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Achieving AIDS-Free Generation Worth More Than Olympic Gold

In this post in Huffington Post’s “Healthy Living” blog, John-Manuel Andriote, a journalist and author living with HIV, writes, “For all of us living with HIV infection — Oct. 27 will mark seven years since my own diagnosis — the question we face daily, hopefully more consciously and deliberately than most, is how shall we live, knowing as we do that we will most assuredly die one day?” Reflecting on the XIX International AIDS Conference (AIDS 2012) that took place in Washington last month, he continues, “An AIDS-free generation is certainly a worthy goal,” but “even if tens of billions of additional dollars are allocated to address HIV/AIDS, even if the Republicans don’t succeed in inflicting their Darwinian ‘survival of the fittest’ upon the nation and the world, the question will continue to be what it has been for 31 years … Will we have the political will to end AIDS?”

CSIS Report Reflects On Lessons Learned At AIDS 2012 Conference

The Center for Strategic & International Studies (CSIS) on Tuesday released a report (.pdf) reflecting on lessons learned at the XIX International AIDS Conference (AIDS 2012), which took place in Washington, D.C., in July, J. Stephen Morrison, senior vice president and director of the Global Health Policy Center at CSIS reports in the center’s “Smart Global Health” blog. Morrison notes, “In the year leading up to the conference, CSIS played the unusual role of assembling a diverse high-level advisory group to assist the lead organizers in navigating the special challenges in the Washington political environment.” The report, titled “Lessons Learned from AIDS 2012,” examines “what AIDS 2012 achieved, why the CSIS advisory group was formed, what accounts for its impacts, and what that experience may foretell for future International AIDS Conferences,” Morrison writes in the blog (11/27).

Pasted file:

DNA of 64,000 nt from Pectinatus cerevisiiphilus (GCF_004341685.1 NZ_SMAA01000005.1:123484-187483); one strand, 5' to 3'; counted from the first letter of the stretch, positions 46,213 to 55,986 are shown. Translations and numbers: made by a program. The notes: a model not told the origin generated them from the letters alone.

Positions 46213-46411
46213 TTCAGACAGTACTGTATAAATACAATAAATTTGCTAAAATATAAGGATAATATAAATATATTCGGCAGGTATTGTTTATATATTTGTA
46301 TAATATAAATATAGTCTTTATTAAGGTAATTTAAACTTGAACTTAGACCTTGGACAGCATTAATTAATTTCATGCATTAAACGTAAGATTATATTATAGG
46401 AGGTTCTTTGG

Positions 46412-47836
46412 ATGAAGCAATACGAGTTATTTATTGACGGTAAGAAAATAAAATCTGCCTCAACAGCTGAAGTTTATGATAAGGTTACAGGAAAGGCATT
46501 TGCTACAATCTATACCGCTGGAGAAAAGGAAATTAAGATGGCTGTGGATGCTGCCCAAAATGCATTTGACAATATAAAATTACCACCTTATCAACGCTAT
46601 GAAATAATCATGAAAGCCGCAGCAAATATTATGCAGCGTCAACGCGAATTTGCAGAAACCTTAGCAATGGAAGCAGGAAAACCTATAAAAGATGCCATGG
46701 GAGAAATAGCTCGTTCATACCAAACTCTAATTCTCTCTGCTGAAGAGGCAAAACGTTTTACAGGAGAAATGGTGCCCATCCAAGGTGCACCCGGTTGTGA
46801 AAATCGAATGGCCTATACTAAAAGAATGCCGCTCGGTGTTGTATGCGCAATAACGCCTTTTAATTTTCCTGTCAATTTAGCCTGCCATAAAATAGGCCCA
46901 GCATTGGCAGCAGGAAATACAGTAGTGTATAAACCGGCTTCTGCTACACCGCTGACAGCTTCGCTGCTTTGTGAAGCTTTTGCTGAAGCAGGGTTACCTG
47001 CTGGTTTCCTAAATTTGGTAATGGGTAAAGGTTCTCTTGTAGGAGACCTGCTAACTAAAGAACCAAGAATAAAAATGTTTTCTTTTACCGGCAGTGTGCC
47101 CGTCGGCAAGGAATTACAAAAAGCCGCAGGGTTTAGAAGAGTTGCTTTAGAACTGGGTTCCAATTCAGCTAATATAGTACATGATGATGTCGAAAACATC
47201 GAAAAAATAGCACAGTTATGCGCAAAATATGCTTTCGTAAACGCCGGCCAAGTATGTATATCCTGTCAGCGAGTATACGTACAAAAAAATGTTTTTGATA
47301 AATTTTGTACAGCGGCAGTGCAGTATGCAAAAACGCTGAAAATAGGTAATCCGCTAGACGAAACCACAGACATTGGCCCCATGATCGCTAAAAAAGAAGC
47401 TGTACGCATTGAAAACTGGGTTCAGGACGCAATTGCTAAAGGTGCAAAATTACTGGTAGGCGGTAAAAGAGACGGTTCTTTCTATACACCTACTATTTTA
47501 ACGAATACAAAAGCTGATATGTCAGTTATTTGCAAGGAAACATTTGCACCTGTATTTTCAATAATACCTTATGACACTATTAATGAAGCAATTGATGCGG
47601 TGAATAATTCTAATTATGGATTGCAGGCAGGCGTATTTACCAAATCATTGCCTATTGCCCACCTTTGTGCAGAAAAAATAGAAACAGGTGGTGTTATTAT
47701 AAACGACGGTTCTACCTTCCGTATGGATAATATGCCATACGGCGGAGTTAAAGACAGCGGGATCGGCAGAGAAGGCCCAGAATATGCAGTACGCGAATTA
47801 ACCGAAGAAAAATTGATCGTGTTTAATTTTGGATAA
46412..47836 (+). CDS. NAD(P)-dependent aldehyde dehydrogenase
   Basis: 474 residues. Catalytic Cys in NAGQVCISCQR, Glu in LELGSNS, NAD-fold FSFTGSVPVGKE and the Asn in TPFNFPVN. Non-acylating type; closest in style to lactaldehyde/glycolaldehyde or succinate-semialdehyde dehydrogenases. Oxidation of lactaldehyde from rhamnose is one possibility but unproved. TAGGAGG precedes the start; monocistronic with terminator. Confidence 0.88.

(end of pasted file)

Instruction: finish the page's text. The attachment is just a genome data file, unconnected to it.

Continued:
AVAC, amfAR Release First Progress Report On Action Agenda To End AIDS

AVAC and amfAR, the Foundation for AIDS Research, on Tuesday released the first (.pdf) in a series of quarterly reports following up on the release of the Action Agenda to End AIDS (.pdf), which was launched in July at the XIX International AIDS Conference (AIDS 2012), according to a joint press release. “New infections and AIDS deaths continue to decline, but not at a pace sufficient to meet the global goals of halving new infections among adults and eliminating new infections in children by 2015,” the report states and looks at data in the areas of strategy, investment, accountability, research, and efficiency (11/20).

Opinions: IDUs And HIV; AIDS 2010; International Violence Against Women Act

Governments Should Examine Drug Policies To Slow HIV Transmission Among IDUs In a Los Angeles Times opinion piece, Evan Wood, associate professor of medicine at the University of British Columbia, writes about the Vienna Declaration, a document he helped to draft, that calls for international leaders to revise drug policies to…

Recent Releases In Global Health

Steps The U.S. Can Take To Improve Its Commitment To Development A Center for Global Development memo offers suggestions for the U.S. to improve its commitment to policies that benefit poor countries after it ranked 17th out of 22 wealthy in the 2009 Commitment to Development Index. Among a set of 20 recommendations,…

New York Times Examines Questions Left Unanswered By Microbicide Trial

The New York Times examines a set of questions raised by news out of the International AIDS Conference-AIDS 2010 last week that a microbicide gel containing the antiretroviral (ARV) tenofovir used by women before and after sex helped reduce their risk of HIV infection by 39 percent.

Recent Releases In Global Health

Blog: Global AIDS Coordinator Goosby Speaks About Uganda HIV Treatment  As part of a series in advance of AIDS 2010, the “Science Speaks” blog features an interview with U.S. Global AIDS Coordinator Eric Goosby “about his expectations for the conference, what was behind the Uganda problem with shortages of AIDS medicine, and whether…

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